PM, except Sunday 12 PM – 10 PM. Kroger’s Fest-a-Ville on the Waterfront. Outdoor food &
live music venue. Sponsors: Kroger and Miller Lite. Featuring the Miller Lite Music Stage.
Admission is free with a 2018 Pegasus Pin®. (FOOD, DRINK AND PETS ARE NOT PERMITTED).
Friday, April 27
KENTUCKY DERBY FESTIVAL NEIGH-MASTE ON THE WATER FRONT.
12 – 1 PM. Kroger’s Fest-a-Ville on the Waterfront, Great Lawn. Relax and recharge at this
yoga event at the Waterfront. Admission is free with a 2018 Pegasus Pin®. (FOOD, DRINK
AND PETS ARE NOT PERMITTED.)
KENTUCKY DERBY FESTIVAL OHIO VALLEY WRESTLING RUN FOR THE ROPES.
6 PM – 7:30 PM. Kroger’s Fest-a-Ville on the Waterfront, Great Lawn.
Special meet-and-greet with OVW stars at 5 p.m., followed by six big matches including
a special “all-for-1 one-for all” over the top rope Battle Royal. Admission is free with a
2018 Pegasus Pin®. For more information call (502) 759-7665. Presented by Ohio Valley
Wrestling. (FOOD, DRINK AND PETS ARE NOT PERMITTED.)
KENTUCKY DERBY FESTIVAL DERBY OF THE DEAD PRESENTED
BY LOUISVILLE ZOMBIE WALK. 6 PM – 11:00 PM. Kroger’s Fest-a-Ville on the
Waterfront, Great Lawn. Entertainment by: Nulydedz zombie rockabilly band, sideshow and
fire arts entertainment by Artemisia, local artists & zombie themed wares, zombie car show,
zombie make up demonstration by Team Demon Fabulous from The Devil’s Attic. Admission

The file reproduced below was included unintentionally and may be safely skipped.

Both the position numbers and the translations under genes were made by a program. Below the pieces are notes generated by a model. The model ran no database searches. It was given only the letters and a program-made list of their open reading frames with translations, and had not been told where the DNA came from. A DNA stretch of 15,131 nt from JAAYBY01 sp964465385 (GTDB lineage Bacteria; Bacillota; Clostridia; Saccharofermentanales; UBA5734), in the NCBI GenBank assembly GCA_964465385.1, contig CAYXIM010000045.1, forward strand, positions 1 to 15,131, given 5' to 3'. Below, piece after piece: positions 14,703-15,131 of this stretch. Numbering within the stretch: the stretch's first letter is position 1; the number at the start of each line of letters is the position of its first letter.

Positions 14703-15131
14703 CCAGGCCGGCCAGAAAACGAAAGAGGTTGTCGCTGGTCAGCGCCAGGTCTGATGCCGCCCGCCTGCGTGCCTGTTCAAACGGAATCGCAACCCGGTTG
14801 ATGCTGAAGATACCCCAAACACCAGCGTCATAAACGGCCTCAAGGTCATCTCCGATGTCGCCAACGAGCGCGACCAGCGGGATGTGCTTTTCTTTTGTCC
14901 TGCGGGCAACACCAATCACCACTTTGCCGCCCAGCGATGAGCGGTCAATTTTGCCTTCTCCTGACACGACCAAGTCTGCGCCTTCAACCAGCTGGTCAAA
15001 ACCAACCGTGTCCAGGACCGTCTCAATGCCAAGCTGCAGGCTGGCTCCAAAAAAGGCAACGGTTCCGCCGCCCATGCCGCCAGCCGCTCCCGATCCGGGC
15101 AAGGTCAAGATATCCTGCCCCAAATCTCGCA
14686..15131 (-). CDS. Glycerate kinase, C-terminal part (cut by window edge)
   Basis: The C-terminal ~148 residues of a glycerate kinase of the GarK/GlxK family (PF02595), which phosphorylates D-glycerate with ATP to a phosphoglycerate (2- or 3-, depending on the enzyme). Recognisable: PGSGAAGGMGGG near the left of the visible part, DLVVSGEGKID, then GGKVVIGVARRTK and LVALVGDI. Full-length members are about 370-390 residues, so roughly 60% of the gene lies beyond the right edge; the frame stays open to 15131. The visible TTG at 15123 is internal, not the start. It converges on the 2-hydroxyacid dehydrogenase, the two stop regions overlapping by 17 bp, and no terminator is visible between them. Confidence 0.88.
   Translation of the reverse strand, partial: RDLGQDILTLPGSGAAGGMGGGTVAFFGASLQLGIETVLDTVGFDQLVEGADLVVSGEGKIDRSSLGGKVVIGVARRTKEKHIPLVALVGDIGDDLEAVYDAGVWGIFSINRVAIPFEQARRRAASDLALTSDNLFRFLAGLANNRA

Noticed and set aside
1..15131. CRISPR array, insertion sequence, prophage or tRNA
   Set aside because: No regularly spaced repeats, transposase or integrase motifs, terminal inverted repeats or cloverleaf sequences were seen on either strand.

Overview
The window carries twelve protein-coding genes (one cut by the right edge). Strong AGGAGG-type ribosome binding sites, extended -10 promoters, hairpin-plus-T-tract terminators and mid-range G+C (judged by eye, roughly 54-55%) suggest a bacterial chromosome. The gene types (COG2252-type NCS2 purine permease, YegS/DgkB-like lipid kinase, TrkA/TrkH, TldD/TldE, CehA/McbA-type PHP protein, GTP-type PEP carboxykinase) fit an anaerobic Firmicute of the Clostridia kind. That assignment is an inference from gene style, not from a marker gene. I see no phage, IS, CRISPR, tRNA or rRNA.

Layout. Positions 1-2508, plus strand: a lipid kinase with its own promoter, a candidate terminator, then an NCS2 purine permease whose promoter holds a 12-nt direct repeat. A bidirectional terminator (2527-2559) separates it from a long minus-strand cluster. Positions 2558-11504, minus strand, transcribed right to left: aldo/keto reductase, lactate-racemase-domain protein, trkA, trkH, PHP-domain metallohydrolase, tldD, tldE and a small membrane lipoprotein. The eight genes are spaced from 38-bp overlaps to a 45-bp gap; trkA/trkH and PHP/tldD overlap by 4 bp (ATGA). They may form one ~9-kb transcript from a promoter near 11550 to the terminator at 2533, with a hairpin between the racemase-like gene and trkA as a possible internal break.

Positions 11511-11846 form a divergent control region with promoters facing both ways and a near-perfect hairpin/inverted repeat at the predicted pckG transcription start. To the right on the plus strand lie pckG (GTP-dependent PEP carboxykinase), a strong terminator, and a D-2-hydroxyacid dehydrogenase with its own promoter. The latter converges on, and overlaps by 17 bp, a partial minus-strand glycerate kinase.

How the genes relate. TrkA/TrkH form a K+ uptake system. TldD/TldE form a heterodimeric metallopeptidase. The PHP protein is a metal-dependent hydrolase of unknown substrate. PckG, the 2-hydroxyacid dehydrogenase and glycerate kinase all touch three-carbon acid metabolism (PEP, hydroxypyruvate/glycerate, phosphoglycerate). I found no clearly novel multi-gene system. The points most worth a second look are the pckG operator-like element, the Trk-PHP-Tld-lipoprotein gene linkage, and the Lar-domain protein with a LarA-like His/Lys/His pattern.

is free with a 2018 Pegasus Pin®. For more information visit derbyofthedead.com (FOOD,
DRINK AND PETS ARE NOT PERMITTED.)
MAX FEATURING SPECIAL GUEST LOGAN HEN DER SON AT
WATER FRONT JAM. 8 PM. Kroger’s Fest-a-Ville on the Waterfront. Admission is free
with a 2018 Pegasus Pin®. VIP Viewing Tickets $20, online at KDF.org. Media Sponsor: 98.9
Radio Now (FOOD, DRINK AND PETS ARE NOT PERMITTED.)
KENTUCKY DERBY FESTIVAL KEN-DUCKY DERBY. 4 PM – 8PM. Call to the
post 7 PM. Kroger’s Fest-a-Ville on the Waterfront. See the launch of 20,000 ducks into
the Ohio River for a chance to race and compete for prizes. Proceeds benefit Harbor House.
Admission is free with a 2018 Pegasus Pin®. To adopt a duck, visit DuckTruck.org. For
more information go to KDF.org or call (502) 717-0072. Sponsor: Swope Family Dealerships.
Media Sponsor: WLKY TV. (FOOD, DRINK AND PETS ARE NOT PERMITTED.)
KENTUCKY DERBY FESTIVAL DA’VILLE CLASSIC DRUM LINE
SHOWCASE. 5 PM. The Louisville Palace. High school and community drum lines from
Kentucky, Ohio and Indiana showcase their creativity, musicianship, and pageantry. General
Admission Seating is $10. For tickets call, (502) 905-2908. Media Sponsor: B96.5 FM.
KENTUCKY DERBY FESTIVAL FITNESS JAM. 5 PM – 7 PM. Kroger’s Fest-a-Ville
on the Waterfront, Great Lawn. Join the best Zumba and U-JAM instructors in the area, wear
comfortable clothes and come burn calories with the fitness craze that is sweeping the